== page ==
“When I started my banking business I had two choices – to be a successful banker or a good banker. What does it mean to be a successful banker? As long as you make money for the bank and grow it, the successful banker doesn’t care whether credit is given to people or to the casino, or to gambling or drugs. Even environmental damage. They don’t care. “But the good banker takes care of this; every cent of credit has to be in the right direction and to bring benefit to society. That’s a good banker.” His father was sceptical of his banking ambitions. As he told the conference: “My father said – banking is money. You don’t have money, how can you do it? I said – it is trust, not money. Money is an instrument for trust transactions. As long as I have trust, I can be a banker. “My father says – you are a young man with no position in Jakarta. How can you be trusted? I can invite trusted people to be partners.” Herein lies the secret to his business success, as he pithily told the audience to applause: “I know what I do not know.” He added: “When someone says he doesn’t know, you have to look for professionals to run the business. This is the secret. “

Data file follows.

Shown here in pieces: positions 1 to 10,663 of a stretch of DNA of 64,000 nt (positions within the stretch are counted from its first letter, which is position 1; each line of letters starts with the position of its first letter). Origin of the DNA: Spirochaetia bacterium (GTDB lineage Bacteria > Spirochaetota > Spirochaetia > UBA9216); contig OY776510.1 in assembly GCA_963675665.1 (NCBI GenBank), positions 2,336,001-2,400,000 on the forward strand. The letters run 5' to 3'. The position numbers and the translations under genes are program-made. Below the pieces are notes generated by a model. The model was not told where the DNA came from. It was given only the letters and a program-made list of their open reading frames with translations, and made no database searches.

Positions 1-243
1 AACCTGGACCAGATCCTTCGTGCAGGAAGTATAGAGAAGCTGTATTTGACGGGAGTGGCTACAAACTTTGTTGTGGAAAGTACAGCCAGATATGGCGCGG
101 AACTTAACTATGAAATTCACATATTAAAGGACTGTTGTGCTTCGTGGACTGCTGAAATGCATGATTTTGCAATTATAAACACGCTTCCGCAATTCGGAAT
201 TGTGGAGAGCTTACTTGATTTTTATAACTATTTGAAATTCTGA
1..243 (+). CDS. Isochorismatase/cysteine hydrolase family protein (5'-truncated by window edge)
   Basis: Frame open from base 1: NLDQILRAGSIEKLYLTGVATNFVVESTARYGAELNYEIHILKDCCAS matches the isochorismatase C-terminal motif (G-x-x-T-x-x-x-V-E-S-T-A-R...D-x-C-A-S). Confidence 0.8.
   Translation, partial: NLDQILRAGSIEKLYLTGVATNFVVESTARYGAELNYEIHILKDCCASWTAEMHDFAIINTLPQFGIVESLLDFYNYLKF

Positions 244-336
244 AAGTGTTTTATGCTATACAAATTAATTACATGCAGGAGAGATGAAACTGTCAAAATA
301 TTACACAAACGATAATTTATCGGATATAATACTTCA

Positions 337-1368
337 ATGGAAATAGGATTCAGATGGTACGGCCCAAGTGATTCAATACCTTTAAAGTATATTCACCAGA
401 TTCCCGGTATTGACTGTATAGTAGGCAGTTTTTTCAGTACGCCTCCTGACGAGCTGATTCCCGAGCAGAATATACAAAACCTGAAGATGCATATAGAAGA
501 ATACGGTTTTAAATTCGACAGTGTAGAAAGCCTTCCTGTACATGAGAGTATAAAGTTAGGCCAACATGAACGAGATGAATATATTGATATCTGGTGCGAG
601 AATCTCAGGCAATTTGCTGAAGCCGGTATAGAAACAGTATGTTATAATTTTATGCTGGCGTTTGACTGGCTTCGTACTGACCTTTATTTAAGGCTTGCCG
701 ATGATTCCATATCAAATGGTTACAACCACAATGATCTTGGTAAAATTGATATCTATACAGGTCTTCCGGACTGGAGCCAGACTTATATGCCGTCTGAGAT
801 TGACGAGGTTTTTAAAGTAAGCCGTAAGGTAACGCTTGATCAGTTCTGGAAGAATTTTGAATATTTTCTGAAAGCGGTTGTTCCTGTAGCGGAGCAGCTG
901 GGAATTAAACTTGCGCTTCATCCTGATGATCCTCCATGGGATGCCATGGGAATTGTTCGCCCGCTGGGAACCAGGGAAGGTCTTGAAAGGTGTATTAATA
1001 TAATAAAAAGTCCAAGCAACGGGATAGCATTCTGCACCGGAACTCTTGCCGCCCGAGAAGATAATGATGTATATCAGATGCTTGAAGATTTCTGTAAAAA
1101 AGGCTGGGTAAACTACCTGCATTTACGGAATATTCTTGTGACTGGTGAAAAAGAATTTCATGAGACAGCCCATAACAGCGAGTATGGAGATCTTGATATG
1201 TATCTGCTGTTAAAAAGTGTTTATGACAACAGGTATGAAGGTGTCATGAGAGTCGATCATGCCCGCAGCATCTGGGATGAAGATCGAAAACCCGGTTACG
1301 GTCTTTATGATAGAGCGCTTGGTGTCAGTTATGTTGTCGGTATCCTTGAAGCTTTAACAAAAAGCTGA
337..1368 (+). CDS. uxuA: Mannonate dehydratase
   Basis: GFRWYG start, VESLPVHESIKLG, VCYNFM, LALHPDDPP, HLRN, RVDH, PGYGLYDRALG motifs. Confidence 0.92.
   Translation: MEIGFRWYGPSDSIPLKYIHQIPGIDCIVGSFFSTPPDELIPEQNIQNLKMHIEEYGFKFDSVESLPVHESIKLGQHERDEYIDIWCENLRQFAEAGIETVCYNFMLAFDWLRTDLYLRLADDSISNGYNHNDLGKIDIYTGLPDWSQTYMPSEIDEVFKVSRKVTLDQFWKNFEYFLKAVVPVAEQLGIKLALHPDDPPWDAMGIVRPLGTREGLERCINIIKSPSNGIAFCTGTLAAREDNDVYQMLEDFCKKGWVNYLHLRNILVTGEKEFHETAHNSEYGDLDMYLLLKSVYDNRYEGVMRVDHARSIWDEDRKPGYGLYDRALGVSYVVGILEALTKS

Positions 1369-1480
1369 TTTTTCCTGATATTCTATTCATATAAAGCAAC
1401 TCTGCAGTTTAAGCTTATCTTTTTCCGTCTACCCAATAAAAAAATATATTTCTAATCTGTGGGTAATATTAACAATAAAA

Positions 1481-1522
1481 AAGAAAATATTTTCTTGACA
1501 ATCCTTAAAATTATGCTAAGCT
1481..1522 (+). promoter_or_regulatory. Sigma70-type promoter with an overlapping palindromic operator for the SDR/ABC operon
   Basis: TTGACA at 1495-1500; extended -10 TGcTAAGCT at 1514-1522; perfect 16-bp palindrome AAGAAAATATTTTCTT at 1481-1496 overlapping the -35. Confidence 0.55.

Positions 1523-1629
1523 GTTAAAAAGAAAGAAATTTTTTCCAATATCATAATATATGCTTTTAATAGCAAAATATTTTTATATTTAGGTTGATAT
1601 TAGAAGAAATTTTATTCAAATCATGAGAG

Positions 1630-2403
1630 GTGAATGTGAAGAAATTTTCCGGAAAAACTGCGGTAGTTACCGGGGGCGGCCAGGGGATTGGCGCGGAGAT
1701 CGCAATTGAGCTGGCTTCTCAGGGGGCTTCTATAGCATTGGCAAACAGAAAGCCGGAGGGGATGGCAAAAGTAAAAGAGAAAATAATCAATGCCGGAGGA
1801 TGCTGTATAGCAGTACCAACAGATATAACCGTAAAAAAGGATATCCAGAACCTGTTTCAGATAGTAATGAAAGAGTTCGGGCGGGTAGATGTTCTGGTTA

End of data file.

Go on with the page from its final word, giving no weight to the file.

SELF-MADE billionaire Mochtar Riady counts among Indonesia’s wealthiest tycoons, yet wealth itself means little to him. Instead, social responsibility – doing good for people and for Indonesia in particular – appears to be uppermost in his mind and his passion. He puts it simply: “Wealth… actually after US$10 million, you just always put zeros at the end. Up to now, I don’t think I can spend more than US$10,000 a month. That means in one year, I only spend about US$120,000 and that’s enough. My wealth means nothing to me. But I hope our company can do something good for society.” Mr Riady is the founder and chairman of the Asian business powerhouse, The Lippo Group. Its corporate tentacles extend into media, real estate, hospitality, energy, information technology, education and healthcare, among others. The group has a presence in over 10 countries in North America and Asia-Pacific, with assets in excess of US$20 billion. Forbes ranks Mr Riady as the sixth wealthiest in Indonesia, with a net worth of US$2.8 billion. In April, Mr Riady kept an audience of corporate and business bigwigs in rapt attention when he made a keynote speech at Credit Suisse’s Global Megatrends Conference. He delivered an account of the rise of his business interests through the years, punctuating it with touches of wry humour and humility. He also spoke to Wealth on the sidelines of the event in Singapore. Tellingly, for instance, he spoke of “status” – not in terms of influence or wealth, as it would normally be defined by most people – when asked what advice he gives to his sons. “Every person has a status,” he told the audience. “Status increases with age. For instance, when I was a boy, my status was the son of my parents. When my mother had a daughter, my status became brother of my sister… Status rises with responsibility. When I was a student I kept in mind that I have to do good things to beautify my parents’ name. In my status as a husband, I try my best to be a good husband to my wife and a good father to my sons… Today my responsibility is how to make my country Indonesia do well.”